Northwestern University and Evanston's Only Daily News Source Since 1881

The Daily Northwestern

Northwestern University and Evanston's Only Daily News Source Since 1881

The Daily Northwestern

Northwestern University and Evanston's Only Daily News Source Since 1881

The Daily Northwestern


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Brew, Hou, Leung, Pandey: On being scared to tweet and the pressure to market yourself as a student journalist

In the winter of 2022, two of us (Caroline and Maia) were at long last ready to publish our In Focus — a monthslong investigation into how Northwestern Counseling and Psychological Services has repeatedly failed students. On the eve of publication, however, we nearly buckled under a final hurdle: Our editors encouraged us to craft threads on Twitter, now known as X, to promote our reporting.

It wasn’t an entirely unprecedented piece of advice. Journalists often post on social media to boost their major reporting projects, including authors of In Foci at The Daily. But one of us had tweeted only under duress for class assignments, and the other didn’t even have a Twitter account.

We asked ourselves why — despite the countless hours spent interviewing students and administrators in addition to the numerous nights stuck in the newsroom writing and editing — one of the hardest parts of the In Focus process was drafting a tweet. Why does it feel so uncomfortable at times to promote your work as a journalist?

This question continued to come up when the four of us worked together on the campus desk in spring 2022. That quarter, we also bonded over struggles to fill the paper, the minutiae of Associated Student Government bylaws and various Evanston brunch spots.

While we all moved on to other roles at The Daily after the year, we stayed friends and continued to navigate the social politics of student publications and the challenges of journalism together. And in the subsequent experiences we had at The Daily and professional newsrooms, we kept grappling with how to pursue our careers while not swiveling the spotlight of our reporting on ourselves.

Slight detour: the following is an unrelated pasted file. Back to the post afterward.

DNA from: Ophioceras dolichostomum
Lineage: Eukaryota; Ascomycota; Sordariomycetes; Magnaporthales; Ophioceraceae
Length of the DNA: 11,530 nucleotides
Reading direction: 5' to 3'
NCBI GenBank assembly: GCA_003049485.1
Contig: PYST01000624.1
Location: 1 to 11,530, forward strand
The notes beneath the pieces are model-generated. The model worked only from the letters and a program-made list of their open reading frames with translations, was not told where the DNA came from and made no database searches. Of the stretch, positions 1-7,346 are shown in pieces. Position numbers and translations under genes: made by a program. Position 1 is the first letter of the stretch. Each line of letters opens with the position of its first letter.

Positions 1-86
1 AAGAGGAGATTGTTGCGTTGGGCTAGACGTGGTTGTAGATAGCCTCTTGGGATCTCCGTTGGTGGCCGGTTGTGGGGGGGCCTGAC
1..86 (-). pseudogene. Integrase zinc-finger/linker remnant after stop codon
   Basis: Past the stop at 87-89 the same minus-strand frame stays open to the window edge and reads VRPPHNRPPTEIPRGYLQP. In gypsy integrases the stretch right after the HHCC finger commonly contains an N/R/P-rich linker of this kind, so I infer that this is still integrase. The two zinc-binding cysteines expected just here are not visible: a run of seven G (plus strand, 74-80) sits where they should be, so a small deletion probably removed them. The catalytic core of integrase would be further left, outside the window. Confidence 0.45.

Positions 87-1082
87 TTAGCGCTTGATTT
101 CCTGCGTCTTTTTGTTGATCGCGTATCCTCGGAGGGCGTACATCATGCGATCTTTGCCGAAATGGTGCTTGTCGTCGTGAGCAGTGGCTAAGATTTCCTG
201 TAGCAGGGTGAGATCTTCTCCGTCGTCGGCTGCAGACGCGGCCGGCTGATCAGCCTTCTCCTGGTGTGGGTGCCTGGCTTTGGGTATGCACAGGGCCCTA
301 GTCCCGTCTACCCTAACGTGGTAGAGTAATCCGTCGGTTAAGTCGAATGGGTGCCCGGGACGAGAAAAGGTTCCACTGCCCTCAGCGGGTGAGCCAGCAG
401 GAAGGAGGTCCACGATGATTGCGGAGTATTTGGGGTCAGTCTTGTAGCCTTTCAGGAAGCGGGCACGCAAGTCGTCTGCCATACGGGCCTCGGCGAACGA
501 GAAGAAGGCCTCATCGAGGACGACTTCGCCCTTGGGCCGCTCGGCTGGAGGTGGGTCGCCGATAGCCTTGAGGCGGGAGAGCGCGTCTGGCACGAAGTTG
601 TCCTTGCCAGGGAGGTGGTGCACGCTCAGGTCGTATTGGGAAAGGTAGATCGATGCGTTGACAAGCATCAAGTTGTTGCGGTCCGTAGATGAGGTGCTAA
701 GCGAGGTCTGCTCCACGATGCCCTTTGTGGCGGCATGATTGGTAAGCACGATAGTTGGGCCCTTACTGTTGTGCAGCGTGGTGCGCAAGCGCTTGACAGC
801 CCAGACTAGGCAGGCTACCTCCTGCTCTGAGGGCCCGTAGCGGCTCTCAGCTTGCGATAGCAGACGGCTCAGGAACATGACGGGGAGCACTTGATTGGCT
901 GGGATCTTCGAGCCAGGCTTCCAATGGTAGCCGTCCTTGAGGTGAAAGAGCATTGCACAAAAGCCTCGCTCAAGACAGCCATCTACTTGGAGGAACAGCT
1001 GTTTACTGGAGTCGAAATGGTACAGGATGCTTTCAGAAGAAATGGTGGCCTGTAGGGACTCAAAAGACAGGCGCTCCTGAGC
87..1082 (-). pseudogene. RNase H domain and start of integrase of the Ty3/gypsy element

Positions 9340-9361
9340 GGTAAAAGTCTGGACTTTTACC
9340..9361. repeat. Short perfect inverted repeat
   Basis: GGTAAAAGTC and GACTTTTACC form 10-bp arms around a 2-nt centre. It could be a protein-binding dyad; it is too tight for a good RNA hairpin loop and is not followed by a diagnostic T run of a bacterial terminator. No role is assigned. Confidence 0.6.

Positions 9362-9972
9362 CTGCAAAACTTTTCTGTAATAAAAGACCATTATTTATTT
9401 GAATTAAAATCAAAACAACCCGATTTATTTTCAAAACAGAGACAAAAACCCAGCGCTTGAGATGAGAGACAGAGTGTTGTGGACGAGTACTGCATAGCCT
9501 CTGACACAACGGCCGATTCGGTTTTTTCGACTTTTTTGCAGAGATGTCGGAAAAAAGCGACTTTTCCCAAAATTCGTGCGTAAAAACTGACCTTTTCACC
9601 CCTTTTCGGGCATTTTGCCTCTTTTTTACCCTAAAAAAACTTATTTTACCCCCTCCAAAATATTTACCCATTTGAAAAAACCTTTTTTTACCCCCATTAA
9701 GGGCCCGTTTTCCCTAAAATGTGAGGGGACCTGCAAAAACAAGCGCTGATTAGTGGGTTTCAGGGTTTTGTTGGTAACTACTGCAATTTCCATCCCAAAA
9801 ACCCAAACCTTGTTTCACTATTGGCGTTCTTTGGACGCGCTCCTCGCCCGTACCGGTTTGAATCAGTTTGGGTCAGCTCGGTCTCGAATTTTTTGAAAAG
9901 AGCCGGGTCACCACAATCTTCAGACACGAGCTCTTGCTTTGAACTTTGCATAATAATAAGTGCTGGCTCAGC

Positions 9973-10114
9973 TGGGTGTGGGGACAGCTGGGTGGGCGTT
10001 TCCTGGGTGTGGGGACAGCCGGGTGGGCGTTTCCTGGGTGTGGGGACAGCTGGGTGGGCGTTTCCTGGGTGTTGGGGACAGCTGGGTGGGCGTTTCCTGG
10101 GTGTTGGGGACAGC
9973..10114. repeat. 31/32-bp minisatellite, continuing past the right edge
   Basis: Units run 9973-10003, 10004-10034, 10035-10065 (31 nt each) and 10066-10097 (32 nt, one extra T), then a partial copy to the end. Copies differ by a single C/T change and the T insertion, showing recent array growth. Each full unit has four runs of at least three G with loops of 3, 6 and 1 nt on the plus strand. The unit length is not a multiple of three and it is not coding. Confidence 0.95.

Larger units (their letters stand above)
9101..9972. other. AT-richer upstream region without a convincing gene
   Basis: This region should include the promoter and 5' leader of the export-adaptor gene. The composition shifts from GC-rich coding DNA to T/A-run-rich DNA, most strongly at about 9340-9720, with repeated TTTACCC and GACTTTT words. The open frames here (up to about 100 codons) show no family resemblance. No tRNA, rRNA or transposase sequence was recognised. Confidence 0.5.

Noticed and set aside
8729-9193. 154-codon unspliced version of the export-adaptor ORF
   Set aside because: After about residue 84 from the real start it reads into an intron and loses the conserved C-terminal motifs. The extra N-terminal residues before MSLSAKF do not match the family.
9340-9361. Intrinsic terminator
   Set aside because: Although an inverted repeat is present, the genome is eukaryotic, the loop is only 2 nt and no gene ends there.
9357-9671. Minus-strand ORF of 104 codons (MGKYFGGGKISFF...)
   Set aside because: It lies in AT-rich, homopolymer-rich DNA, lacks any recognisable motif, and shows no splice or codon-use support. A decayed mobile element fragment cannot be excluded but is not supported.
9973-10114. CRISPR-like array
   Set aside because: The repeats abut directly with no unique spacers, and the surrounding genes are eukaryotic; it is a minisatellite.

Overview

When it came time to apply to jobs and internships, we were faced with the reality of having to “sell” ourselves as journalists. Even our very first Medill classes encouraged us to create Twitter accounts and build a social media presence.

But we realized that while sharing your own work and accomplishments is important, it can sometimes feel at odds with why we entered journalism: spotlighting underrepresented communities and bringing systemic inequities to light. What is the line between promoting your reporting and redirecting attention away from the actual subjects onto yourself?

We understand that social media can be an important tool to reach broader audiences. And for journalists who aren’t institutionally trained and connected — especially those from communities historically underrepresented in newsrooms — it can be the key to “making it” in the industry.

However, in the case of sensitive stories like our In Focus on CAPS, it can feel morally confusing to post about all the months you spent working on a story — especially when the sources themselves were the ones who were truly brave in sharing their painful, even traumatizing experiences with us. 

In spring 2023, the other two of us (Russell and Joanna) covered the aftermath of the fatal Clark Street Beach shooting. Journalistically, it was a big story, but we avoided tweeting long-winded thoughts about our own coverage to keep the attention on the victims. In both instances, tweeting felt self-congratulatory, even if it was to promote important pieces of reporting.

When we sat down to write this column, we were hoping to end it with our thoughts on how others might approach striking this balance. But the truth is we don’t really have an answer. All we know is, as we start our careers, we want to interrogate the emerging imperative for journalists to cultivate a personal brand.

We hope The Daily and Medill will start tackling these conversations, especially as social media plays an evolving role in journalism. Journalism has never been about the person behind the byline, and we believe stories have the most impact when sources speak for themselves through our reporting.

Email: [email protected]

X: @carolinelbrew

Email: [email protected]

X: @joannah_11

Email: [email protected] 

X: @rjleung7

Email: [email protected] 

X: @maiapandey

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